You conclude your “FOREST LAWN MIDDLE SCHOOL CONTINUING DIAGNOSTIC OBSERVATION FOR FOCUS/GROWTH” [sic] with commentary about “Lesson Planning.”  You write:  “Lesson planning is crucial to an effective lesson.  You do not state clearly what you will do and what the student will do.  Please change your planning to reflect clearly each participant’s task. [sic] If you plan with that kind of clarity, you can reflect and determine what you may want to change or have the students to do differently.”  At the beginning of this letter, I wrote how you included what Ms. Crew had written on the board for the students to see.  Recall that she had a “Standard,” an “Element,” “Homework,” and “Themes of Geography” written for the students to see as well as this prompt, “‘The five themes of geography, human environment, interaction and movement, regions and places, the world and Africa [sic]’”  This indicates that Ms. Crew planned her lesson and that she differentiated between what she would do and what the students would.  Just because she did not follow a paradigm that you apparently wanted her to follow does not mean that she is a poor teacher.  As you noted, her students are “exceptional education” ones and, in your estimation, “low [sic] level.”  Ms. Crew has interacted with these students and with this type of student for a long period of time.  Her professional decision to present her “session” in a particular way is based on her first-hand knowledge of these other “participants” in the lesson.  Plus, you write that her planning should “reflect clearly each participant’s task.”  Have you forgotten that each “exceptional education student” must have an IEP designed specially for him/her?  That is both State and federal law.  Ms. Crew is bound by the stipulations in each of her students’ IEP; therefore, by the very nature of her teaching position, she is constantly changing her lessons to meet the special needs of each of her students. 


     You harp on the concept of assessment:  “Always provide for some way of monitoring to see if the students actually learn what you teach.  Use mini [sic] checks and other authentic assessment measures to determine the level at which the students have acquired each  [sic] portion of your lesson. [sic] When necessary, you must differentiate your instruction. [sic] This, too, comes with focused and well thought-out planning.”  I have just discussed differentiation of instruction, which Ms. Crew does and is required to do by State and federal law, and I have also discussed how you noted that Ms. Crew did monitor her students by walking among the groups (something that you have apparently chosen to forget) and how all assessment does not have to be formal in nature, by which I mean, completed on paper.  You mention “authentic assessment measures” and cite “mini [sic] checks” as an example.  What does that mean?  Are you saying that Ms. Crew’s efforts at assessment – walking among the groups, answering questions from group members, evaluating the final product of group work – are inauthentic?  Again, what does that mean?  Does it mean that the informal methods of assessment in which Ms. Crew engaged are not true, or does it mean that they are copies of something else?  Perhaps you understand your meaning, but I would guess that you are alone in that understanding.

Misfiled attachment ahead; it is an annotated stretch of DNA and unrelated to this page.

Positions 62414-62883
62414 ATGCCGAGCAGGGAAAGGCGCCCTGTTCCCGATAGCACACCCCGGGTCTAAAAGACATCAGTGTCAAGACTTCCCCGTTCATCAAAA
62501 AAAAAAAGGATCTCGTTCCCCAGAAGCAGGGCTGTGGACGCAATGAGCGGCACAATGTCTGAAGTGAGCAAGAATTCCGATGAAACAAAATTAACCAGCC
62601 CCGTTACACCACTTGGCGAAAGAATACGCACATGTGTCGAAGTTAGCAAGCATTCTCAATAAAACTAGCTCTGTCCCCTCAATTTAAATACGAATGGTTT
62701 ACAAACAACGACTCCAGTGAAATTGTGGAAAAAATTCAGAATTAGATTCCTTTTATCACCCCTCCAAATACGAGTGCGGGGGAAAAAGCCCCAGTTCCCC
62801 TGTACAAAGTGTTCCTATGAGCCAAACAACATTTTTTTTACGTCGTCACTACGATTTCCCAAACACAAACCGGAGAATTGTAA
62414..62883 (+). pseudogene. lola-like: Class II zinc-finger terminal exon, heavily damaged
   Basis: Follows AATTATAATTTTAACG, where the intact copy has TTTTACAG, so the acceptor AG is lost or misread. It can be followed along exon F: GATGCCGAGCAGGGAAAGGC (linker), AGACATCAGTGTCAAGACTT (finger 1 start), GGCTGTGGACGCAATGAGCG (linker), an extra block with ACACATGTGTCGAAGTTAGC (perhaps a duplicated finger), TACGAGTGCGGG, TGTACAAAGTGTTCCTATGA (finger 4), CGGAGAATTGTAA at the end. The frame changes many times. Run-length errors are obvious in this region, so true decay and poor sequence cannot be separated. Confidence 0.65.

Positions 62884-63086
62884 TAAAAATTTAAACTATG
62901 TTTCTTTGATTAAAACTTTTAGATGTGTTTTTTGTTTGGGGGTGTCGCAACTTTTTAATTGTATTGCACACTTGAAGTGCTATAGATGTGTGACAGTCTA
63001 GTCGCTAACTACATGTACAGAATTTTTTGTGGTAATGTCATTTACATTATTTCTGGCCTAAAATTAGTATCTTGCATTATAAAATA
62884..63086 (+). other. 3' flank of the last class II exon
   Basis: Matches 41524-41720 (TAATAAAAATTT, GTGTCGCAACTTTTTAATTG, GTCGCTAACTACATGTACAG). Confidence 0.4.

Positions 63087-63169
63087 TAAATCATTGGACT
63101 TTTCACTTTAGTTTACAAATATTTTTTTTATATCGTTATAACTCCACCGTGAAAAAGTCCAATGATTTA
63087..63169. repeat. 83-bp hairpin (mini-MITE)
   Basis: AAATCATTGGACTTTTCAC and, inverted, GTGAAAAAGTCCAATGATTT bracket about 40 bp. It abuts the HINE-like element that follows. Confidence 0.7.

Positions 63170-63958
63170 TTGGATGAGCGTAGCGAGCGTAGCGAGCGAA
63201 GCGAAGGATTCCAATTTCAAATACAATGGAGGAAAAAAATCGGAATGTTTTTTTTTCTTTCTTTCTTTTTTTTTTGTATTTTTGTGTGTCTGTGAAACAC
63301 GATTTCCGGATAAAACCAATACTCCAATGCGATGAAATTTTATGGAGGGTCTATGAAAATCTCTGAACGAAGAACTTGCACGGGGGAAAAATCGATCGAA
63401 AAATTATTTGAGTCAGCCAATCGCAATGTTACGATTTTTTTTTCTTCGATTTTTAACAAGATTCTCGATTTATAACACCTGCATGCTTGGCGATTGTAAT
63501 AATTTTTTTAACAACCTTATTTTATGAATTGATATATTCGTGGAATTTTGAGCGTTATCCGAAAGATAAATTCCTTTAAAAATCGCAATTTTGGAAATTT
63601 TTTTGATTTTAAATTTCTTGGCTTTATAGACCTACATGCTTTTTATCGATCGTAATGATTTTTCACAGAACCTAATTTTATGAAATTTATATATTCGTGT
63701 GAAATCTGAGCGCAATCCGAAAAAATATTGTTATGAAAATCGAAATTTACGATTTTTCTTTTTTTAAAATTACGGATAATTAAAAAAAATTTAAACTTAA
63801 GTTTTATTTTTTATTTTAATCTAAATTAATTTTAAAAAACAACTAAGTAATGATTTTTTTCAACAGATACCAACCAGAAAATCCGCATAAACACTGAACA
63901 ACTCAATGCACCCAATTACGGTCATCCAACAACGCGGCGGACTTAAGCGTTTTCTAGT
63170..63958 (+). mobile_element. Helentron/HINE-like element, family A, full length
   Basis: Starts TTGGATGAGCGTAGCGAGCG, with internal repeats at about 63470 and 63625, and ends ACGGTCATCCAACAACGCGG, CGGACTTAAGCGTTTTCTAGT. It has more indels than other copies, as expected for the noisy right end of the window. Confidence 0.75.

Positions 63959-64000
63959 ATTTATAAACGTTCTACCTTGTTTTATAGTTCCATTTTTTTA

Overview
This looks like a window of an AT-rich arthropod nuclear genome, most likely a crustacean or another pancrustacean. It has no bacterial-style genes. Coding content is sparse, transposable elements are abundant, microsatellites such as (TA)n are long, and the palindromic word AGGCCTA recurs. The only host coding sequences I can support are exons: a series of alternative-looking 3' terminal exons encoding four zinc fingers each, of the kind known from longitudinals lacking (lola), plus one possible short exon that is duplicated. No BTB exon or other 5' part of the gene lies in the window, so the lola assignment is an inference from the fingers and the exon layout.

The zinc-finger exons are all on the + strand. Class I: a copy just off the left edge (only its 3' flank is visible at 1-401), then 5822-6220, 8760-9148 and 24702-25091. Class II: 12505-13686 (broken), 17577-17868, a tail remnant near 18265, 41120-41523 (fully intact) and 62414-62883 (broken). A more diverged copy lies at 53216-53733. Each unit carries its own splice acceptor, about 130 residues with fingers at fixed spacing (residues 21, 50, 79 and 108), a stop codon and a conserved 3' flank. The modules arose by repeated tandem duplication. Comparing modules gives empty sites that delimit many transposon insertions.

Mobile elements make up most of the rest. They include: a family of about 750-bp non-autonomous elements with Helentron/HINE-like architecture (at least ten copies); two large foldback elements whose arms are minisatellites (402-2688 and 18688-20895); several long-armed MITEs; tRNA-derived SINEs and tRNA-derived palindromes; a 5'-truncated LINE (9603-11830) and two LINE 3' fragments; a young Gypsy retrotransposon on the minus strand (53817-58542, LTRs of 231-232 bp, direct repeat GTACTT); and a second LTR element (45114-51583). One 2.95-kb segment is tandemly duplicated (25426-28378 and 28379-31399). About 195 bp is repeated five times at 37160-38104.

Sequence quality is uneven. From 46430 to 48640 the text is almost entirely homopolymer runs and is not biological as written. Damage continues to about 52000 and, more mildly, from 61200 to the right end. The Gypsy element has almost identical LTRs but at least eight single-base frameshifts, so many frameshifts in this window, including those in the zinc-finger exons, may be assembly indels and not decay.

You fault Ms. Crew for her “knowledge of the subject matter.”  You write:  “Please make sure that you have studied and prepared yourself academically to present a lesson to students.  You appear often confused and stay wedded to the book or notes; your speech pattern in front of students is choppy and incomplete; you make statements and simply move on to the next point or concept without appropriate examples, demonstrations, or explanations.  You do no [sic] present an overall broad or specific view that puts the concepts you are attempting to teach in context, order, or make [sic] logical sense of the lesson.”  Did you ever stop to consider that Ms. Crew’s body language is affected by your presence in her classroom?  You know that she has an issue with your evaluation of her teaching.  She wrote you that letter during the last school year explaining why she disagreed with an evaluation that you had completed about her teaching.  MACE picketed your school after you mailed a copy of that letter to me, even though Ms. Crew clearly indicated on the letter that she had copied it to me.  Of course she would be ill at ease with you there watching her because, as you have certainly shown, your evaluation of her teaching seems far from objective.  These comments that you write about her “knowledge of the subject matter” show a certain bias in that, for instance, you write that Ms. Crew did “no [sic] present an overall broad or specific view” of her lesson when, in fact, you anally cited all of what she had written on her board for the lesson.  On the board, as you indicated, was “an overall broad or specific view,” namely, “‘The five themes of geography, human environment, interaction and movement, regions and places, the world and Africa [sic]’”  It would appear that two opposing anal desires are competing within you in your evaluation of Ms. Crew.  One desire, which is the pure anal intent of producing a meticulous record of Ms. Crew’s lesson, has you attempting to note every nuance of her teaching.  The other is the apparent anal aspect of the administrative template that you seem to overlay on Ms. Crew’s teaching without considering that she might be making use of a template that is equally of merit.  You, however, obfuscate this issue with the notion that perhaps Ms. Crew does not know her subject matter.  You write:  “You have informed me that you are aCrew of your lack of subject matter knowledge in some areas[.]”  Of course Ms. Crew does not have an encyclopedic command of every geographic feature in Africa.  Do you?  Are you able to tell me without consulting an atlas how many countries abut the Nile?  What is the source of the Nile? What is the tallest mountain in Tanzania?  What is the lowest point south of Khartoum?  Do you even know what the capital of Swaziland is?  Because of the nature of the “exceptional education” classes that Ms. Crew teaches, she is required to present material about a wide variety of topics in a wide variety of subjects.  Rather than denigrate her for not possessing detailed knowledge about them all, you should praise her for endeavoring to gain enough knowledge with which to teach her students.  A metaphorical anal-retentive type would be so ungenerous.